Geminos’ design is based on the Zemi, another of Pellisari’s speaker creations. That applies to the internal structure too, which uses NACSound’s patented central reflex technology, where a variable section pipe passes through the middle of the sphere.
Each speaker features a 142mm aluminium basket woofer and 19mm neodymium tweeter, the close correlation of which results in excellent linearity, according to NACSound. The speakers have a relatively wide frequency response of 38Hz – 21kHz, and the amplifier inside the active speaker offers 2 x 40W of power, which on paper looks like a decent amount of grunt.
And in practise, Geminos is a highly polished and powerful performer, injecting music with the sort of richness and depth you’d hope for when forking out over £600 on a set of speakers.
It reveals plenty of detail and texture in the music, thanks to its remarkably clear and fleet-footed handling of high frequencies. This gives it an open, airy nature that makes any material you play sound gratifyingly crisp and perky. If anything, it might over-emphasise treble a touch too much, but because it’s balanced out by solid, forceful midrange and chunky bass notes it doesn’t spoil the sound.
We played tunes from an iPad, a laptop and even a portable CD player, and in each case Geminos lends genuine sparkle to the music. Lossless music files and CDs obviously showcase its talents best, but even standard 192/128kbps MP3s and AAC files sound terrific. Stereo imaging is excellent, and the speakers have enough puff in their lungs to fill an average-sized living room.
So whether you’re playing the future soul of Sy Smith’s Fast and Curious, the iconic jazz of Miles Davis’ Kind of Blue or belligerent guitar music like Nirvana’s Nevermind, Geminos handles it with a refinement and poise befitting its price tag, backed up by tightly integrated and agile low frequencies.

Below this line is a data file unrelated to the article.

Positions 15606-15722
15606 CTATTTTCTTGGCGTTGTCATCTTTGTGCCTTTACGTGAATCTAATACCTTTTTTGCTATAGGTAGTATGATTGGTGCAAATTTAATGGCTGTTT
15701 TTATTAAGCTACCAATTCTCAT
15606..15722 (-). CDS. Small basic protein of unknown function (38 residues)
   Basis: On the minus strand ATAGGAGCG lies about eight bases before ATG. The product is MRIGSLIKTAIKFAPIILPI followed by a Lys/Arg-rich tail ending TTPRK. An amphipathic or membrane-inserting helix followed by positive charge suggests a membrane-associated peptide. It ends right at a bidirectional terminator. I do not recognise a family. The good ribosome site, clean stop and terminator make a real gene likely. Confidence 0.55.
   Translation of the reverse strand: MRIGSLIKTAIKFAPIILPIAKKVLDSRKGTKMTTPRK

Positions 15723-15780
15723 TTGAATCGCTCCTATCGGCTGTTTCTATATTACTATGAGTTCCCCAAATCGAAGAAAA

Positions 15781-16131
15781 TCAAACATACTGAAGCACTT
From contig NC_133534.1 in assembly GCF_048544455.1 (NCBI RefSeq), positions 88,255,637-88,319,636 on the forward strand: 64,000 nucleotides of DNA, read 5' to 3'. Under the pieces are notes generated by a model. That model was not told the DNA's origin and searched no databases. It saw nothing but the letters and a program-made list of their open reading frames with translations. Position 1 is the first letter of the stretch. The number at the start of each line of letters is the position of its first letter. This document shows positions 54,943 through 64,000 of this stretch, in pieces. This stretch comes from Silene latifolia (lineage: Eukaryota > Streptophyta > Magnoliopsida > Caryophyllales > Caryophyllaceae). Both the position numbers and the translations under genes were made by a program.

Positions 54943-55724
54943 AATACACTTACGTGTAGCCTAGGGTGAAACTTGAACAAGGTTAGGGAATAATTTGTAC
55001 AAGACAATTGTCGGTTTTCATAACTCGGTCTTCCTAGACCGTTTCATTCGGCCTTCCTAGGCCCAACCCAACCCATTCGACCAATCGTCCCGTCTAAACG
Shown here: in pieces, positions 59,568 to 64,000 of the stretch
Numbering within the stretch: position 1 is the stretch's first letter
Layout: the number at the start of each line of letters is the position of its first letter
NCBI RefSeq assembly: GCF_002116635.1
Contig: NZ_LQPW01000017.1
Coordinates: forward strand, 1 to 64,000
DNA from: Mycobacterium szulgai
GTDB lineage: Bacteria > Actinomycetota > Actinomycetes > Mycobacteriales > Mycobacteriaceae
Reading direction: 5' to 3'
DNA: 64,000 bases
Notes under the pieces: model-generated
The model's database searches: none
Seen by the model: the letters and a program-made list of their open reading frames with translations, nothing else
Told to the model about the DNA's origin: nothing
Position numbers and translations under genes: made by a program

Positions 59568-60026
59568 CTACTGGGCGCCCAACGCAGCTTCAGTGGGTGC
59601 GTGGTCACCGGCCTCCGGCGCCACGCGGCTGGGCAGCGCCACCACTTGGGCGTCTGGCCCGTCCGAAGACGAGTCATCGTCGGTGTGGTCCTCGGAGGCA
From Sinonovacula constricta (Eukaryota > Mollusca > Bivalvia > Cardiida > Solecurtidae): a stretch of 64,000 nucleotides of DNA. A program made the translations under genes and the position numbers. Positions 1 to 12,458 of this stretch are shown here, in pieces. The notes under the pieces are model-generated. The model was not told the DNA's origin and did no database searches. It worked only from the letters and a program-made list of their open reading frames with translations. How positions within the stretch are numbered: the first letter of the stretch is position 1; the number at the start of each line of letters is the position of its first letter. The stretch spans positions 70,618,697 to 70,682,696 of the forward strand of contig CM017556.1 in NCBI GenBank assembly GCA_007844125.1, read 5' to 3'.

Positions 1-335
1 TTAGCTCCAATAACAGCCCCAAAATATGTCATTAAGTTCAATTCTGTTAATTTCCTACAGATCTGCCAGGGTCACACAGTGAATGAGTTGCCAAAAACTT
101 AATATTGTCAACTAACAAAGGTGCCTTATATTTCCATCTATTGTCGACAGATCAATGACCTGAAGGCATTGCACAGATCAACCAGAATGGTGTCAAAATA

Next we tried Geminos with movie material stored on our laptop, and even though it’s not the system’s primary function the speakers’ inherent quality shines though. Its prowess with detail is its main asset, fleshing out the stereo soundstage with delicate background ambience and effects while giving music and dialogue due prominence.
With its classy musical performance and scene-stealing looks, Geminos has proved that it’s truly one (or two?) of a kind. It lends a detail-drenched gloss to tunes from any source, backed up by authority in the mid and low frequencies, resulting in a polished sound with plenty of depth. Some may find it pushes the high-frequencies a little too much, but others will lap up the crispness it brings to the sound.
It’s also beautifully built, blessed with Italian aesthetic flair and boasts some cheeky little innovations like the Magic Touch control system, which ups the wow factor even further.
But does all this justify the not insignificant £629 price tag? Almost, but we’d have liked a couple more connections and a remote control for the money, plus the foam rings aren’t the most elegant of mounting solutions. Aside from that though, this is an impressive proposition.